In music theory, harmonic rhythm, also known as harmonic tempo, is the rate at which the chords change (or progress) in a musical composition, in relation to the rate of notes. Thus a passage in common time with a stream of sixteenth notes and chord changes every measure has a slow harmonic rhythm and a fast surface or "musical" rhythm (16 notes per chord change), while a piece with a trickle of half notes and chord changes twice a measure has a fast harmonic rhythm and a slow surface rhythm (1 note per chord change). Harmonic rhythm may be described as strong or weak.
According to William Russo harmonic rhythm is, "the duration of each different chord...in a succession of chords." According to Joseph Swain (2002 p. 4) harmonic rhythm, "is simply that perception of rhythm that depends on changes in aspects of harmony." According to Walter Piston (1944), "the rhythmic life contributed to music by means of the underlying changes of harmony. The pattern of the harmonic rhythm of a given piece of music, derived by noting the root changes as they occur, reveals important and distinctive features affecting the style and texture."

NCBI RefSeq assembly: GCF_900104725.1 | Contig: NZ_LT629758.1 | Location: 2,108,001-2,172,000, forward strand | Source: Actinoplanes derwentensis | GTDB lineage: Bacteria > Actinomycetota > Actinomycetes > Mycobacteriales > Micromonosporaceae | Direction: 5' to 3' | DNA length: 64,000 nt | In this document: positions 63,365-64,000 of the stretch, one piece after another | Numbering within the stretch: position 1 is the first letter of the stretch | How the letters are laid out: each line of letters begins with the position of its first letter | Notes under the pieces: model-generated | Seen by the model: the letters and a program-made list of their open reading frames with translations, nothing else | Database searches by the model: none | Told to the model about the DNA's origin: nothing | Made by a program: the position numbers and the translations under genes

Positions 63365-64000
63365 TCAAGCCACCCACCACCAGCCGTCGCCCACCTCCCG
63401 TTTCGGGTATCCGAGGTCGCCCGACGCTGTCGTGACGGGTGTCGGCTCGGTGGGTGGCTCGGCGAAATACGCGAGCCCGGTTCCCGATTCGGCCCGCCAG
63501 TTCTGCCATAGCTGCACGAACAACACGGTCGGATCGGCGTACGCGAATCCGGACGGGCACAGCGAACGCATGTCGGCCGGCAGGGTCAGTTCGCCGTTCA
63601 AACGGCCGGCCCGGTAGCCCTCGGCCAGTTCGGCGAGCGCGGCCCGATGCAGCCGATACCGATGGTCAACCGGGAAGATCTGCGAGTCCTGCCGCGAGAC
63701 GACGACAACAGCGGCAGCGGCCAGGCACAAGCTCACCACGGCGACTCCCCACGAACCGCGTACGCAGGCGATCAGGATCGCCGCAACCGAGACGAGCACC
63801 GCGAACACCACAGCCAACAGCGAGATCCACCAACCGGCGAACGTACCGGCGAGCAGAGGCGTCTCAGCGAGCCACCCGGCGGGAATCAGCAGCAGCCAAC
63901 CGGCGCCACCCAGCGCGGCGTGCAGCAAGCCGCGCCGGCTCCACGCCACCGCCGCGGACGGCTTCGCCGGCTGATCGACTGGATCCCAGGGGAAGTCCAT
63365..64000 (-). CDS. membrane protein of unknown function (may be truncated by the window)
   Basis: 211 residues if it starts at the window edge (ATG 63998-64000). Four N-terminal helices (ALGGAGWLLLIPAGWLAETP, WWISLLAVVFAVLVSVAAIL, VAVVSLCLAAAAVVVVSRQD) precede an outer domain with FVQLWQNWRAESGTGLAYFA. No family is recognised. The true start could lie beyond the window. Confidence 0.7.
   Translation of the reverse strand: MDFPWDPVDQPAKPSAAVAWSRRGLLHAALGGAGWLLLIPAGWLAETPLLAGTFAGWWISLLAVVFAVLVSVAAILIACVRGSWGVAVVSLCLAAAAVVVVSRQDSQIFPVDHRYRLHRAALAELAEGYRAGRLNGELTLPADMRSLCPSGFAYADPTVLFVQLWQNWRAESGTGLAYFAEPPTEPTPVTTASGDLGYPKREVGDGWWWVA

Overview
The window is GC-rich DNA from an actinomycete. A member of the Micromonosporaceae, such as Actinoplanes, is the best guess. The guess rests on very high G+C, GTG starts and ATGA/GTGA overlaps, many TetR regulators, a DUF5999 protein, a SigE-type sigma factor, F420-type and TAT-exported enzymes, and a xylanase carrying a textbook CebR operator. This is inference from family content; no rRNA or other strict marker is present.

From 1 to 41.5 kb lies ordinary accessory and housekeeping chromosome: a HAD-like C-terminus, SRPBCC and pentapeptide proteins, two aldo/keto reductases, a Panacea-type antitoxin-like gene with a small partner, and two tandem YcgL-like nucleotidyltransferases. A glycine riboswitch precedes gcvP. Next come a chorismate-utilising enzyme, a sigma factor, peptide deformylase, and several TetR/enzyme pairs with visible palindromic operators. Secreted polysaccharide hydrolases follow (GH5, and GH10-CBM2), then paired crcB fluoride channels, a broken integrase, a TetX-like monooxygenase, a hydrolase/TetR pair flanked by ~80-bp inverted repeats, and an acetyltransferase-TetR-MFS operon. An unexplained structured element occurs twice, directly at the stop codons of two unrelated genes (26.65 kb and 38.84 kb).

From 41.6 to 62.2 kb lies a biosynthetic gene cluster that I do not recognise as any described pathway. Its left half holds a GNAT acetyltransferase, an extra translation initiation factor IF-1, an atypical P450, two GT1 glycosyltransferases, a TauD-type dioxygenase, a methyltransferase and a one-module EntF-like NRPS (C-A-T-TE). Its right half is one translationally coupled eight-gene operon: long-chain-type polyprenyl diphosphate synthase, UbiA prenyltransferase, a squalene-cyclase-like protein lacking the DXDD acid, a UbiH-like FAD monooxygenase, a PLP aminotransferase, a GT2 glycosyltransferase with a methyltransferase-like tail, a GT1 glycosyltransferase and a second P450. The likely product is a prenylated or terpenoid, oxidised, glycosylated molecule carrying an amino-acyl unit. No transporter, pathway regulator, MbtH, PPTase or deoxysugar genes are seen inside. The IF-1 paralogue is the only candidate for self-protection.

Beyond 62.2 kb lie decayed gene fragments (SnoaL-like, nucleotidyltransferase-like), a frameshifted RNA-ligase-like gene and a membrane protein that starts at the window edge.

Strong harmonic rhythm is characterized by strong root progressions and emphasis of root positions, weak contrapuntal bass motion, strong rhythmic placement in the measure (especially downbeat), and relatively longer duration.
"The 'fastness' or 'slowness' of harmonic rhythm is not absolute, but relative,"[self-published source] and thus analysts compare the overall pace of harmonic rhythm from one piece to another, or the amount of variation of harmonic rhythm within a piece. For example, a key stylistic difference between Baroque music and Classical-period music is that the latter exhibits much more variety of harmonic rhythm, even though the harmony itself is less complex.